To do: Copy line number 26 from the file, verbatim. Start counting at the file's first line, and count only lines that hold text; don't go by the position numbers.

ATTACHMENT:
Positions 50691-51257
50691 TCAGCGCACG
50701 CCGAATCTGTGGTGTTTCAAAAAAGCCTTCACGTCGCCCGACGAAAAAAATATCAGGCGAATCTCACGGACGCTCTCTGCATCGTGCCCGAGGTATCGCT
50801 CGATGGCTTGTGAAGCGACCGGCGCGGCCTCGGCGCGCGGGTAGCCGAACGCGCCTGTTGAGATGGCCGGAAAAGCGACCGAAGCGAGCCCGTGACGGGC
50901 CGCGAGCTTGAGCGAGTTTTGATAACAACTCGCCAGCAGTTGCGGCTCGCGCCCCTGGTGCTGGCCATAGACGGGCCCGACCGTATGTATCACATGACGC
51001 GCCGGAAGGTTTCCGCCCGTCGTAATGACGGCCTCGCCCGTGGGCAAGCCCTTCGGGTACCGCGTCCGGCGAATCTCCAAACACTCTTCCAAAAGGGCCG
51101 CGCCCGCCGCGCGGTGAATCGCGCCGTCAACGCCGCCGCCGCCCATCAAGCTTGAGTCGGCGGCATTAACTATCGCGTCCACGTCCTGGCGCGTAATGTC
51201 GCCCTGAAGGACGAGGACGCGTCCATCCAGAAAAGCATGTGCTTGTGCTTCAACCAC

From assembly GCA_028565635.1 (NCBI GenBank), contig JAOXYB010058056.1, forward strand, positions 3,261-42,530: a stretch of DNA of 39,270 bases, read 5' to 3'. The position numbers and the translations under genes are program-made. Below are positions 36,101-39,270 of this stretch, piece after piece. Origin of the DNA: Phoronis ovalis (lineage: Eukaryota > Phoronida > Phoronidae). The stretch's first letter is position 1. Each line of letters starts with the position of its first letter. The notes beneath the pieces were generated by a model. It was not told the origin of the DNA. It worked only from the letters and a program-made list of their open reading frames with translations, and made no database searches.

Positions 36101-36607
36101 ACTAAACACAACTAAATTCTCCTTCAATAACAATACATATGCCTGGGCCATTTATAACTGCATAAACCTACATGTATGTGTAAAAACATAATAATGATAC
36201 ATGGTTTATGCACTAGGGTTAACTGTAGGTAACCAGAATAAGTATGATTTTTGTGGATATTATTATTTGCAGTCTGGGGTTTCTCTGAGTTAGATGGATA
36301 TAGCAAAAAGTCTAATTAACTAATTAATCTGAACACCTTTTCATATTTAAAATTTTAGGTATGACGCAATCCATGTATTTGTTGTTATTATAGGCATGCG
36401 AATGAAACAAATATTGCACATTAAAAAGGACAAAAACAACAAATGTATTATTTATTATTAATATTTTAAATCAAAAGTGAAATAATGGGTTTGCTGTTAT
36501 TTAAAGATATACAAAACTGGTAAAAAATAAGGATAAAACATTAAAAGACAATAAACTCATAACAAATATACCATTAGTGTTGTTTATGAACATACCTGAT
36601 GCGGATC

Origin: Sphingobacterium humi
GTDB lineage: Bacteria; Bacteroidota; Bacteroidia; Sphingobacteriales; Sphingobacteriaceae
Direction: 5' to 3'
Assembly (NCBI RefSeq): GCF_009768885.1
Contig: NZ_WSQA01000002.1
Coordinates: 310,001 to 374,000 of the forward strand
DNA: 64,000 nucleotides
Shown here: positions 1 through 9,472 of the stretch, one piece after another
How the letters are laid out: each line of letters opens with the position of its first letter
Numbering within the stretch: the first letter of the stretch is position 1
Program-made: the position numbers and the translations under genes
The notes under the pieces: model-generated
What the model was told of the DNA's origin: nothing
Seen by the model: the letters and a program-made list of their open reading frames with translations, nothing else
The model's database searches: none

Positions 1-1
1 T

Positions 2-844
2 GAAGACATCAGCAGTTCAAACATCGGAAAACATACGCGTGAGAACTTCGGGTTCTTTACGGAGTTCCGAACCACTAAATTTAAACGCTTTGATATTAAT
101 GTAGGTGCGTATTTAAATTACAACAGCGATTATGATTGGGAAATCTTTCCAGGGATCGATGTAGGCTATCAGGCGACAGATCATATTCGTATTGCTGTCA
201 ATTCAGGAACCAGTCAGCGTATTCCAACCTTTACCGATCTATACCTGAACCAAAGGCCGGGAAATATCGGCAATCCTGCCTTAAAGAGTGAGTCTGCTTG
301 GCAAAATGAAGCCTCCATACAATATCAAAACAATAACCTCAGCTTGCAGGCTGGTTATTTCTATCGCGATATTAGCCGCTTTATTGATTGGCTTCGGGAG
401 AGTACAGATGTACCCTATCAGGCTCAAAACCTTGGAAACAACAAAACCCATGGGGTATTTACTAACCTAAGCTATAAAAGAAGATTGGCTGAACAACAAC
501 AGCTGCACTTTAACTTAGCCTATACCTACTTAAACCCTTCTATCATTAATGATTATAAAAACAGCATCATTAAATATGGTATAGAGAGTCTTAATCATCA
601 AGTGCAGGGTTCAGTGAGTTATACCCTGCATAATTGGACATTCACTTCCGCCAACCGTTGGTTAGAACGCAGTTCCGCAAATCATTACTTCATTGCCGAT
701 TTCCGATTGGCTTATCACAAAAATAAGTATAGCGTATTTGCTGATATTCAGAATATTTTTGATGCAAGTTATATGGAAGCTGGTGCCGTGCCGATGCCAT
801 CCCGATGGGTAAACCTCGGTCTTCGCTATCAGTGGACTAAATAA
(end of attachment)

Numbering within the stretch: the first letter of the stretch is position 1